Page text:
In short, enterprises that fail to protect the users of their websites (whether internet-facing or internal) against client-side attacks are put both themselves and their customers at risk.

Tangled Web: Risk is Transitive

Making all this worse is the fact that it’s almost impossible to validate the security of Website code these days. Most Web applications aren’t the result of a single application, development project, or company initiative, in which the code development can be controlled end-to-end. Instead, functionality is provided–code is grabbed in from–partners, suppliers, service providers, and third-parties like advertisers. Most sites are built from a large library of plugins, for instance, and that plug-in code is provided by third parties. In short, there’s an entire “Web code supply chain” whose security can’t be validated.

Moreover, client-side attacks are often undetectable on the client as well; there are applications that evade most client-side anti-malware, even sophisticated advanced endpoint protection, since what they do looks like normal web application use.

The dynamic assembly of web application pages leaves all such sites vulnerable to client-side attacks. And the risk of such attacks is not just the risk inherent to the primary Web application itself, but the risk associated with each of the functional components provided to it dynamically, and with the companies providing them.  A compromise in any of them (and a consumer-facing site may have dozens) can lead to a client side attack. In other words, the more components that go into a website, and the more third parties it’s connected to, the higher the risk of a client-side attack.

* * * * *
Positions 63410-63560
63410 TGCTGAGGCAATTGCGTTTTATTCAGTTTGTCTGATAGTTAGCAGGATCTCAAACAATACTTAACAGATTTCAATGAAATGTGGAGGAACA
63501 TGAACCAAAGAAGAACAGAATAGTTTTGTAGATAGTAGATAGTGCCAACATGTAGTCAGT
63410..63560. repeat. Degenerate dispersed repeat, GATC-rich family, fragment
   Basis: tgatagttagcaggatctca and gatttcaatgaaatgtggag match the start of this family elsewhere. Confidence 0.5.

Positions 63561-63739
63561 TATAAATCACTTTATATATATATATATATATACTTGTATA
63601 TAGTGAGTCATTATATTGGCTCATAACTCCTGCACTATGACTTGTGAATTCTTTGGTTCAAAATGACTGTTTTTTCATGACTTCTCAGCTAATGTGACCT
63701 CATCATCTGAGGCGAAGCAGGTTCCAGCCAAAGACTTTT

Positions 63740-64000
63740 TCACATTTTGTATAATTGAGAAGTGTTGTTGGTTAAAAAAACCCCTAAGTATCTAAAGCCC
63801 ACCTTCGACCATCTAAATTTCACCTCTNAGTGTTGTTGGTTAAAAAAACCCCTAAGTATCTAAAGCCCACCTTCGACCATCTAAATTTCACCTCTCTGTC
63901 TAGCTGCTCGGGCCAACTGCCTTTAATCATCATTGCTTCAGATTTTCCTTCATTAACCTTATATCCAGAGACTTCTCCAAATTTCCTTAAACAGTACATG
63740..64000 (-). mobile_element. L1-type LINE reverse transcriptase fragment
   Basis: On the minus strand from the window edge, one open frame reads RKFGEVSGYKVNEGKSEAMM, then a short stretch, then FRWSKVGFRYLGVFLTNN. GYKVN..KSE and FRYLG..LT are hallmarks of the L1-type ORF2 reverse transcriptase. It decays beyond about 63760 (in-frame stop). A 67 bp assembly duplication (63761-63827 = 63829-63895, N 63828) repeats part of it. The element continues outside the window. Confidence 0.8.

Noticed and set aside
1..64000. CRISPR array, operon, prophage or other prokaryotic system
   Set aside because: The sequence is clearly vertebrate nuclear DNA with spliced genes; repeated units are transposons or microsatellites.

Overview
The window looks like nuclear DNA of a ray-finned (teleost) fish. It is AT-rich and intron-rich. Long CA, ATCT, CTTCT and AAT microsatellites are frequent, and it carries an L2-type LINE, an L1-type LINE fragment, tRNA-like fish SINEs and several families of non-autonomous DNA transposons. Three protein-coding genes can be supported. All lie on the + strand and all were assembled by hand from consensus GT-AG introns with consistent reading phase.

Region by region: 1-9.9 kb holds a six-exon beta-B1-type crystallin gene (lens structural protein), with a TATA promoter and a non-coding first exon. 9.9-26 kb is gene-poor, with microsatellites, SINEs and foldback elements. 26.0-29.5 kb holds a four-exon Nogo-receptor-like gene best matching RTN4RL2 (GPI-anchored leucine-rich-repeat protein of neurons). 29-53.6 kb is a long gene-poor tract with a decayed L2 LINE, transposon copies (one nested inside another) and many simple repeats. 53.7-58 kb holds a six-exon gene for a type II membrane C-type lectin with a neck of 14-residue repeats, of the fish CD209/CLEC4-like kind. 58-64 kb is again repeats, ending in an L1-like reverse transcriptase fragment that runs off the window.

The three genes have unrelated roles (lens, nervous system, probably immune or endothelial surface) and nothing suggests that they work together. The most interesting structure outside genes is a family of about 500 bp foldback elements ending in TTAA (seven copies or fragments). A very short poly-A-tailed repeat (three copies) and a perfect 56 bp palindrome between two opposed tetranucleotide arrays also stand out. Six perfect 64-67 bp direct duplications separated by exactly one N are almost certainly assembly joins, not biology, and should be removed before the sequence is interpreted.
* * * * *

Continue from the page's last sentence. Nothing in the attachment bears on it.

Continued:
Client-Side Attack Increases are Inevitable

Companies are increasingly moving to work from home (WFH). More than a third of companies say they will continue WFH even once we are truly post-COVID-19. Another 40% or so probably will.

What does WFH have to do with client-side attacks, you ask? Great question. A working-from-home employee could be accessing a compromised website in one tab, and logging into a corporate Web application behind the firewall on another tab. In such a scenario, the employee’s (now-compromised) client can be capturing sensitive enterprise application data–even though the server is protected behind a firewall.

In other words, two major trends are converging:
1. Companies are continuing to increase investment in web-based experiences to engage and delight clients and to support staff in their work, adding a broad range of bells and whistles (often from untested third parties) to do so.
2. Employees are increasingly working from home, further blurring the line between personal and work use of the browser and more frequently accessing corporate resources in insecure ways.

Enterprises need to think about protecting their employees and resources against these attacks, or risk the consequences!